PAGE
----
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Early birds get the bud: NETA opens its doors to customers seeking recreational pot products

  • Arnon Vered, co-founder of NETA, sells the first edible marijuana candy bar to Northampton Mayor David Narkewicz Tuesday at 8 a.m. at the company’s Conz Street building. NETA is one of the first businesses to sell recreational marijuana in the state. A line behind the mayor stretched out the front door and behind NETA’s building. Some of those customers, including those who began lining up as early as 12:30 a.m., waited for NETA to open to legally buy recreational marijuana Tuesday, Nov. 20, 2018. GAZETTE STAFF/CAROL LOLLIS

  • Arnon Vered, co-founder of NETA, sells the first edible marijuana candy bar to Northampton Mayor David Narkewicz Tuesday at 8 a.m. at the company’s Conz Street building. NETA is one of the first businesses to sell recreational marijuana in the state. A line behind the mayor stretched out the front door and behind NETA’s building. Some of those customers began lining up as early as 12:30 a.m. GAZETTE STAFF/CAROL LOLLIS

  • Arnon Vered, co-founder of NETA, sells the first edible marijuana candy bar to Northampton Mayor David Narkewicz Tuesday at 8 a.m. at the company’s Conz Street building. NETA is one of the first businesses to sell recreational marijuana in the state. A line behind the mayor stretched out the front door and behind NETA’s building. Some of those customers began lining up as early as 12:30 a.m. GAZETTE STAFF/CAROL LOLLIS

  • Arnon Vered, co-founder of NETA, sells the first edible marijuana candy bar to Northampton Mayor David Narkewicz Tuesday at 8 a.m. at the company’s Conz Street building. NETA is one of the first businesses to sell recreational marijuana in the state. A line behind the mayor stretched out the front door and behind NETA’s building. Some of those customers began lining up as early as 12:30 a.m. GAZETTE STAFF/CAROL LOLLIS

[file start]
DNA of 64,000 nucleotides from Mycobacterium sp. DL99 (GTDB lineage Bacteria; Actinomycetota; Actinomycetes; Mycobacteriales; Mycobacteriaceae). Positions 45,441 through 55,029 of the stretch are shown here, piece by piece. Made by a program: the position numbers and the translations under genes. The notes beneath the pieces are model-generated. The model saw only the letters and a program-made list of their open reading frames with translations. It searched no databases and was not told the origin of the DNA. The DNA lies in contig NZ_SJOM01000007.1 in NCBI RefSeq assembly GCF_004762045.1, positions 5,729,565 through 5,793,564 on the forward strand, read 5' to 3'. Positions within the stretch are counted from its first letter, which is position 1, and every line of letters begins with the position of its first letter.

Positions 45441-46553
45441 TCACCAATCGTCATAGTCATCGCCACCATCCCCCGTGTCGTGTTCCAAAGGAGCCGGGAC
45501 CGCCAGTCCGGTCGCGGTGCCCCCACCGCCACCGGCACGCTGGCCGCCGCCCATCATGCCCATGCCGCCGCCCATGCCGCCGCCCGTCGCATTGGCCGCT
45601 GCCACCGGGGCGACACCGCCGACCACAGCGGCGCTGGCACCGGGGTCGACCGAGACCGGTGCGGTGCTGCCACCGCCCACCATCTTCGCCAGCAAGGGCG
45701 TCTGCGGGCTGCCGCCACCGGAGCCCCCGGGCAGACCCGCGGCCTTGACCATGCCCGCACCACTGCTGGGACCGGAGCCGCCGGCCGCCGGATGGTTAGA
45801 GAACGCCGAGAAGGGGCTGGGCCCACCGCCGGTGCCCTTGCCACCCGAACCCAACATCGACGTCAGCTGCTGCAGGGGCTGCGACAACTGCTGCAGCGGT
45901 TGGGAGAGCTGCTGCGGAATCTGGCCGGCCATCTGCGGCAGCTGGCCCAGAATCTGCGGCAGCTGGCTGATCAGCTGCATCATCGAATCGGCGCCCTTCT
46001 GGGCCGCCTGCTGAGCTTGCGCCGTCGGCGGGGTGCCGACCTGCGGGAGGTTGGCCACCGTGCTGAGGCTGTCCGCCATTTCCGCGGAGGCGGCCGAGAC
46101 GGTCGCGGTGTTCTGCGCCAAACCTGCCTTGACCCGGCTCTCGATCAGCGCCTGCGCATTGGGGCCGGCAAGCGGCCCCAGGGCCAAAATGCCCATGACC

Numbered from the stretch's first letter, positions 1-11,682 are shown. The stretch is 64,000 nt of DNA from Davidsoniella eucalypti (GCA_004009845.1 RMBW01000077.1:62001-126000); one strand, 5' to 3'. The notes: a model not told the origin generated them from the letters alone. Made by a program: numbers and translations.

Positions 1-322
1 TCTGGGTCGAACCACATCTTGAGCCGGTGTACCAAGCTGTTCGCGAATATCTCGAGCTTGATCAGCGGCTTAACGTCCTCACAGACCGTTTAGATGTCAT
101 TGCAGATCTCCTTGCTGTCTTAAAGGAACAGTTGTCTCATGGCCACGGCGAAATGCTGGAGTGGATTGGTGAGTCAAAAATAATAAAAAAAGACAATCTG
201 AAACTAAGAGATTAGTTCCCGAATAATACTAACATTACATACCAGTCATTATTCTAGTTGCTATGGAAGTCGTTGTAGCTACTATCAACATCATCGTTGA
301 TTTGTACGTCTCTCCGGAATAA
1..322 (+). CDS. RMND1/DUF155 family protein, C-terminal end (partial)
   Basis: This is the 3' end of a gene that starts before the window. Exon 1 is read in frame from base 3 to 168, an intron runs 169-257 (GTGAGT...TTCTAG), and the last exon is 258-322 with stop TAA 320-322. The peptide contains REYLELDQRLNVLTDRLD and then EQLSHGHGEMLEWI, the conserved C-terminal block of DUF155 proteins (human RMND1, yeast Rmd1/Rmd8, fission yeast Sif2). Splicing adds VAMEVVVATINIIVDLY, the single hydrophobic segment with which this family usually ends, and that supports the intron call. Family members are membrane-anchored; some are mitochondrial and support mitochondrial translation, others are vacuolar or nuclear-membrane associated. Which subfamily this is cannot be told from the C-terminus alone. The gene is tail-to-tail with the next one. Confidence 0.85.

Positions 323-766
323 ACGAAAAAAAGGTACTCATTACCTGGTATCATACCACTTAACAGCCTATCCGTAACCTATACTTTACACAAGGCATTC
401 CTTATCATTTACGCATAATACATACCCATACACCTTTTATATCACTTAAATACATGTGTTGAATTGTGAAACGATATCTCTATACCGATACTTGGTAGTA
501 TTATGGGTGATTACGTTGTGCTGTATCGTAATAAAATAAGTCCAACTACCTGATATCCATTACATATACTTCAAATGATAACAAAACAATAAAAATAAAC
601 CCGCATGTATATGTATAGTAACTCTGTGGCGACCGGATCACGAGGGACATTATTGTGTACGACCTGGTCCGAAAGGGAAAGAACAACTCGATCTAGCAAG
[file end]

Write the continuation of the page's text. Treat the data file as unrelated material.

• Arnon Vered, co-founder of NETA, sells the first edible marijuana candy bar to Northampton Mayor David Narkewicz Tuesday at 8 a.m. at the company’s Conz Street building. NETA is one of the first businesses to sell recreational marijuana in the state. A line behind the mayor stretched out the front door and behind NETA’s building. Some of those customers began lining up as early as 12:30 a.m. GAZETTE STAFF/CAROL LOLLIS

  • Daquaan Hamilton, left, of Northampton, arrived Tuesday at 12:30 a.m. to be the first in line to buy recreational marijuana at NETA on Conz Street in Northampton. Hamilton stands with Ben Smith of Northampton. GAZETTE STAFF/CAROL LOLLIS

  • Daquaan Hamilton holds a pricing sheet while waiting for NETA to open as the first in line to buy recreational marijuana Tuesday, November 20, 2018. STAFF PHOTO/CAROL LOLLIS

  • Daquaan Hamilton, of Northampton, braves the cold after arriving at 12:30 a.m. to be the first in line to legally buy recreational marijuana Tuesday, November 20, 2018 at NETA. STAFF PHOTO/CAROL LOLLIS

  • Roger Crocker, of Connecticut, one of the first in line at NETA to legally buy recreational marijuana Tuesday, November 20, 2018. STAFF PHOTO/CAROL LOLLIS

  • Alyson Daniels, a Smith College student who is from Alabama, stands in a line going around the block at NETA to legally buy recreational marijuana Tuesday, November 20, 2018. “I’ve been waiting for this for along time,” she said. STAFF PHOTO/CAROL LOLLIS

  • Potsquatch from Potco in Springfield mingles with people in line who were waiting to be the first to legally buy recreational marijuana at NETA Tuesday, Nov. 20, 2018. STAFF PHOTO/CAROL LOLLIS

  • Potsquatch from Potco in Springfield mingles with people in line who were waiting to be the first to legally buy recreational marijuana at NETA Tuesday, Nov. 20, 2018. Front left is Daquaan Hamilton, of Northampton, who arrived at 12:30 a.m. to be the first in line, and Ben Smith of Northampton. STAFF PHOTO/CAROL LOLLIS

  • A line going around the block at NETA to legally buy recreational marijuana Tuesday, November 20, 2018.  STAFF PHOTO/CAROL LOLLIS

  • Brittany Kamyk, of Agawam, stands in line at NETA to legally buy recreational marijuana Tuesday, November 20, 2018. She was excited to try it for the first time, after hearing from friends that it helps with anxiety. STAFF PHOTO/CAROL LOLLIS